As large ice sheets around the world dwindle, the health of the Eurasian glaciers is in a precarious state, reported a conjunction of environmental studies this month. Just days after scientists warned that the Arctic's permanent ice was thawing 70 years ahead of schedule, reports of melting glaciers erupted in Greenland; has lost an unprecedented 2 billion tonnes of ice this week.
To make matters worse for the developing world, on Friday, June 21, a Cold War era spy camera found that Himalayan glaciers were being devastated by rising temperatures in the Indian subcontinent, posing a serious danger to communities downstream.
A historic report on biodiversity last month said that 1 million species of animals and plants are in danger. This month, environmentalists reported that the world's second largest emperor penguin colonies in Antarctica had disappeared because of "breeding failures," the British Antarctic Survey research team said in a statement. The colony at Halley Bay collapsed in 2016, with more than 10,000 chickens lost, and the population has not recovered, according to a recent study.
Devastating images of an emaciated polar bear entering a Russian industrial city hundreds of miles away from its natural hunting habitat and looking for food in a Siberian dump also came this week.
Glaciers are a direct indicator of temperature
Recently, a group of researchers collected carbon plants on the edges of 30 layers of ice on Baffin Island, the fifth largest island in the world in the Canadian Inuit territory of Greenland.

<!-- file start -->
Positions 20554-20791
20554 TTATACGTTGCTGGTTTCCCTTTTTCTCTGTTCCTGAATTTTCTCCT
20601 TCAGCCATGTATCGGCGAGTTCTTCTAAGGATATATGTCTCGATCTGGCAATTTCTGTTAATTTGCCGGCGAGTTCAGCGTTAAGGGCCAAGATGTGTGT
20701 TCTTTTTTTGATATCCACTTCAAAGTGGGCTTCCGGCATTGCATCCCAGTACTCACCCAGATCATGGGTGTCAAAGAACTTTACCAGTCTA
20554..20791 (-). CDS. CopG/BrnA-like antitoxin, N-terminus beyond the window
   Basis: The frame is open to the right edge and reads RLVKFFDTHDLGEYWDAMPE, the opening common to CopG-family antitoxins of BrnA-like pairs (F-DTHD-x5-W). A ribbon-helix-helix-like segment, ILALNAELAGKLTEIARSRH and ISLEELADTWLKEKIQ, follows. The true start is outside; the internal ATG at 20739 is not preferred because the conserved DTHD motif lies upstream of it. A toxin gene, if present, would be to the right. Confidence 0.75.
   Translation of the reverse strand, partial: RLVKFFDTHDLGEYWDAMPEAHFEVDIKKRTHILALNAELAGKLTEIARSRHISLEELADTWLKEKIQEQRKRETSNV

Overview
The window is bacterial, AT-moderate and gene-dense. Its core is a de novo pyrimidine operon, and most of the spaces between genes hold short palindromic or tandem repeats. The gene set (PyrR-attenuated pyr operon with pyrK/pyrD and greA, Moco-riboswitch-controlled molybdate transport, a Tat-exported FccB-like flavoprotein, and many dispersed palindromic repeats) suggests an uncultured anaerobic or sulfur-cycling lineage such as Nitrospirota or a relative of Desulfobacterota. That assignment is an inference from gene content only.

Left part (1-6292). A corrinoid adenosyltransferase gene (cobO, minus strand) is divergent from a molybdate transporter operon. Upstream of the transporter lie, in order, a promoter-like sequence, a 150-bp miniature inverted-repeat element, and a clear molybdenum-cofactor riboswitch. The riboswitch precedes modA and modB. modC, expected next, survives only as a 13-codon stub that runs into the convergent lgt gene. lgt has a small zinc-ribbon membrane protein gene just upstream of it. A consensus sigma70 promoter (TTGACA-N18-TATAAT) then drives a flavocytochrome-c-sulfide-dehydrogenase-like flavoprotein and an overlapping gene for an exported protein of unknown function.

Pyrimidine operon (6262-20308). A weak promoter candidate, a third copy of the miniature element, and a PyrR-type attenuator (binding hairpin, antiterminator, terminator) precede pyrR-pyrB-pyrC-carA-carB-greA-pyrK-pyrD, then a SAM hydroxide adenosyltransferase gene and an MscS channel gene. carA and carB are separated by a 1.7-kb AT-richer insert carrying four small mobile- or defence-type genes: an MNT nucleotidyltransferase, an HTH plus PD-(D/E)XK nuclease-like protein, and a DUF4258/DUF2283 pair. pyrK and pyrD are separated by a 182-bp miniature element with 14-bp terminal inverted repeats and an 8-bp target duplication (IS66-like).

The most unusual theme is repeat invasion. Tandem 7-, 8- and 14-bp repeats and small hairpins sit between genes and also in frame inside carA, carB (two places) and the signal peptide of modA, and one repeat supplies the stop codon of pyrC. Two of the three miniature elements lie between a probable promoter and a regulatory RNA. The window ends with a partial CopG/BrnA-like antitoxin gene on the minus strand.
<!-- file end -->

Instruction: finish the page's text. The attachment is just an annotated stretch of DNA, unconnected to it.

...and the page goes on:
They recently published their findings in the journal Communications of nature, Concluding: "The Arctic is heating up two to three times faster than the rest of the world, so, of course, the glaciers and the polar ice caps will react faster."
The latest observations from NASA aircraft corroborated this. Data showed that temperatures jumped 40 degrees above normal, as the Arctic Ocean and Greenland, which contains an ice sheet twice the size of Rajasthan, observe record levels of melting.
Jakobshavn Glacier, which produced the iceberg that sank the Titanic, is 40 miles long and once a mile thick. But since 2012, the year of record melting, has been fast and thinning quickly. According The EconomistGreenland is currently losing 3 billion tonnes of ice every day, about three times the mid-June average of 1981-2010.
This much melting This in early summer could be a bad sign; According to experts, it is indicative that 2019 could once again set records for the amount of Greenland ice loss.
Greenland has increasingly contributed to global sea level rise over the past two decades, and surface melting and runoff are a big part of that.
This year a high-pressure ridge pulled the hot, humid air from the Central Atlantic to the island, causing warmer temperatures on the ice. and preventing the precipitation that led to clear and sunny skies.
In the past two weeks, the high-pressure ridge has gotten even stronger as another high-pressure front has advanced from the eastern US – which has caused the long warm, dry period in the southeast of the country earlier this month, CNN said.
Will the Himalayas resist this storm?
An unprecedented development also affected Himalayan glaciers – covering 2,000 kilometers and sheltering around 600 billion tons of ice. They have been found to have lost more than a quarter of their ice mass since 1975, with melting occurring twice as fast after the turn of the century as the average temperature rose.
A team of researchers at Columbia University looked at 40 years of satellite observations in India, China, Nepal and Bhutan, and found that Himalayan glaciers have receded rapidly over the past two decades due to an average temperature increase of 1 degree Celsius in region.
The mountains supply about 800 million people with water for irrigation, hydroelectric power and drink; however, according to CNN, they have been losing nearly a foot of ice every year since the beginning of this century.